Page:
LIBRARY CLOSES IN ON REOPENING. REALLY.

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The books are out of storage, free of dust and are being returned to their shelves.

Now, all that remains is a short punchlist of renovation items, plus the logistics of getting the phones re-installed and the return of books from the temporary lending library set up a couple of doors away.

By this time next month, barring unforeseen catastrophe (and there have been one or two), the long-awaited reopening of the Red Bank Public Library will have happened, director Debbie Griffin-Sadel tells redbankgreen.

Though she remains reluctant to give a specific date for the reopening, she says it will likely be sometime between Dec. 1 and 15. It all depends on when the place is ready, she says.

“The last thing I want is to say to someone, ‘You want what book? I have no idea where that is,'” she says.

Griffin-Sadel is clearly uncomfortable making such forecasts, given the unpredictability of what can happen when you rip apart a conjoined 19th-century mansion and 1960s-era concrete wing. The $1.6 million job was delayed by a prolonged deep freeze last winter, as well as problems that arose regarding the ventilation and other systems. It also became something of a political punching bag over rising costs.

There was also a small roof fire, but that had no impact on the work, we’re told.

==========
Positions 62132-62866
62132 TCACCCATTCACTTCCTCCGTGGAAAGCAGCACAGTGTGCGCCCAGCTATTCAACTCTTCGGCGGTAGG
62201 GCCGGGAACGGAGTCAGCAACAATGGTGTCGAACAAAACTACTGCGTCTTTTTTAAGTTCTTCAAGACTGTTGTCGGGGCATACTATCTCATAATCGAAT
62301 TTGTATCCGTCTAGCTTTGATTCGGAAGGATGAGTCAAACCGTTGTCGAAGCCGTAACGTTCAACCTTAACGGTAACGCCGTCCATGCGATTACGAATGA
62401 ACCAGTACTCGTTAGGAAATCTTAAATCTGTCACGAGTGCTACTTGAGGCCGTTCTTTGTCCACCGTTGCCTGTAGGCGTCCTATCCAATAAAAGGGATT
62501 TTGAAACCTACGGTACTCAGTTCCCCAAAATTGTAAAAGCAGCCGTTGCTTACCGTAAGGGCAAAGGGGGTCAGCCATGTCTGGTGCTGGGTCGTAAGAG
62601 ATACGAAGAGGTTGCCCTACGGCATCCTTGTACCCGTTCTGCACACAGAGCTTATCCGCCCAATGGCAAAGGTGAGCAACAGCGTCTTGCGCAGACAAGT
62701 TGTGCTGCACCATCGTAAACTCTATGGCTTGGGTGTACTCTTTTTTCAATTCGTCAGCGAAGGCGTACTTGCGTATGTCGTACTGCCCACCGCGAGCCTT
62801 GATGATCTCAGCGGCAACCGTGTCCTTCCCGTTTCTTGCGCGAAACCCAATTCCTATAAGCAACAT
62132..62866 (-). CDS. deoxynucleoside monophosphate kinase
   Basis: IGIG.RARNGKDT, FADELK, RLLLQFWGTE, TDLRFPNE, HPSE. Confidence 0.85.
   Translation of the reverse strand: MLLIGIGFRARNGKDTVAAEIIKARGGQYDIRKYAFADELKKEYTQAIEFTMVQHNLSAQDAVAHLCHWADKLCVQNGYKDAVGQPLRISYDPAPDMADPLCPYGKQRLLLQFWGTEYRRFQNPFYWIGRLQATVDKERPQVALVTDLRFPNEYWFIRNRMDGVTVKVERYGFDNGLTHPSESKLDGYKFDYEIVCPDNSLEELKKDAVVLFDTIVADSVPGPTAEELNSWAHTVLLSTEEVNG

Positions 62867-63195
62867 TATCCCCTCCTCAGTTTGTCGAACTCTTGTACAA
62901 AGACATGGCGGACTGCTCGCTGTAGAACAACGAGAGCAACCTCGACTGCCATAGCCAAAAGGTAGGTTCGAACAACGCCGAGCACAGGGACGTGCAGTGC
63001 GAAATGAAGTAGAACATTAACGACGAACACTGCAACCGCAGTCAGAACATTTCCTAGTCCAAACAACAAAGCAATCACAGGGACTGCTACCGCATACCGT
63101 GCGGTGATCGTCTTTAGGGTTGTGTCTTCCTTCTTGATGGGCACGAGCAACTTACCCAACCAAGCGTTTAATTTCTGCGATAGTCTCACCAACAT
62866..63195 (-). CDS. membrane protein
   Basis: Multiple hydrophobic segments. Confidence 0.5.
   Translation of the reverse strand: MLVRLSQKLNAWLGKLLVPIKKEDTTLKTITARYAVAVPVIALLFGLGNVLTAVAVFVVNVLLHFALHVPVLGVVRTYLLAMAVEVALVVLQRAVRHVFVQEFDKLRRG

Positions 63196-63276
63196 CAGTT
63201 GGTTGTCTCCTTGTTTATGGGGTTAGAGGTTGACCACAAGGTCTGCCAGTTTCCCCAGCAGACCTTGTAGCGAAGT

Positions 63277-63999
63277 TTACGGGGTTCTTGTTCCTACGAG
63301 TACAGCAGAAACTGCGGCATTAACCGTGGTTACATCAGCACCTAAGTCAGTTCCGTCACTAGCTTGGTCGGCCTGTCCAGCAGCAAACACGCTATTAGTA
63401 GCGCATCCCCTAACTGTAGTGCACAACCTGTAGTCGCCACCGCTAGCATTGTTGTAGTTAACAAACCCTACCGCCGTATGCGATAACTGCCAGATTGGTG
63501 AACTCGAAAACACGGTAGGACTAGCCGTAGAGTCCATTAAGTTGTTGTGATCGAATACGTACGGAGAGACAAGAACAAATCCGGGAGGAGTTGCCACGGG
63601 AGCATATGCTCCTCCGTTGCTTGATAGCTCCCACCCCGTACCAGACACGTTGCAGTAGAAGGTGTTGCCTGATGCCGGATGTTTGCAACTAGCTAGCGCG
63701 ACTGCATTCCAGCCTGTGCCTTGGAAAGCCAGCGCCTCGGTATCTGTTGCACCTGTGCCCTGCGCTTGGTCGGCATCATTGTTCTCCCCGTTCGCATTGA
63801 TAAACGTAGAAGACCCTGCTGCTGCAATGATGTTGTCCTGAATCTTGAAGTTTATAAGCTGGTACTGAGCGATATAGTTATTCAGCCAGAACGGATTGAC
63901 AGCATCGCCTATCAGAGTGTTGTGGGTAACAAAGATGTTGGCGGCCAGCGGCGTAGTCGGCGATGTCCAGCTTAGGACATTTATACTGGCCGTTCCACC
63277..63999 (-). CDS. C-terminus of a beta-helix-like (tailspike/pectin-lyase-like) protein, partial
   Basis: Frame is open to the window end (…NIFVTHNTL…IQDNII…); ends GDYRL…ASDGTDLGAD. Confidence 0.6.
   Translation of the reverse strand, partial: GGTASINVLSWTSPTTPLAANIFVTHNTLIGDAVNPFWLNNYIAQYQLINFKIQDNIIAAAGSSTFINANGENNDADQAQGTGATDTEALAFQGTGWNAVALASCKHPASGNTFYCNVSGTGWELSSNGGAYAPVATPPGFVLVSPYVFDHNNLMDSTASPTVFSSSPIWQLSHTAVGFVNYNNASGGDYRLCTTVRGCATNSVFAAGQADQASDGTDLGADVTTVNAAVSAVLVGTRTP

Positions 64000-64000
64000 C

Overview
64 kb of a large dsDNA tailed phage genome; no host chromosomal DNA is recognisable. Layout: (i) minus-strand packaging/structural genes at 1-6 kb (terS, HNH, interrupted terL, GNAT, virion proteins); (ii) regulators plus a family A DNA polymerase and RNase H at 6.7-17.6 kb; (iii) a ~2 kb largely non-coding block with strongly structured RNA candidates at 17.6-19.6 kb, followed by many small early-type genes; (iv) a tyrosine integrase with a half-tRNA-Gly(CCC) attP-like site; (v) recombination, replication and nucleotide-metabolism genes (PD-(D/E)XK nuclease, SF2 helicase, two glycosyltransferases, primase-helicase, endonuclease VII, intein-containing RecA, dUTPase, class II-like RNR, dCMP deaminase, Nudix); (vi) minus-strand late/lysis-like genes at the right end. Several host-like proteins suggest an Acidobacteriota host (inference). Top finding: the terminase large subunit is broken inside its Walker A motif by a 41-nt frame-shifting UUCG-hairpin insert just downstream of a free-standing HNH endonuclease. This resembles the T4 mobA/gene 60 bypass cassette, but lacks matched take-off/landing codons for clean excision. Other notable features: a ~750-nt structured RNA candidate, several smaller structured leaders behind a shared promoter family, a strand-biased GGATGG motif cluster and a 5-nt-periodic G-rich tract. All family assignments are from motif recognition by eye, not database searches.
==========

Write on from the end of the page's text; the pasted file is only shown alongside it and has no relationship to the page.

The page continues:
There will be some changes when the place reopens. Taking a cue from bookstores, most of which of course don’t categorize books according to the hairsplitting Dewey Decimal system, Griffin-Sadel says food and home decorating books will be removed from their customary places in the nonfiction stacks and grouped together in a convenient location.

There may also be a coffee maker in the library’s future, but Griffin-Sadel says it’s to early to say if that idea will fly with the borough council and building inspectors. At this point, it’s just a possibility, she says.

Nearer term, though, Griffin-Sadel says there will be a grand reopening for the public, probably in January, with some refreshments and music. And of course, tours of the place, including the beautifully-restored Eisner family living room.

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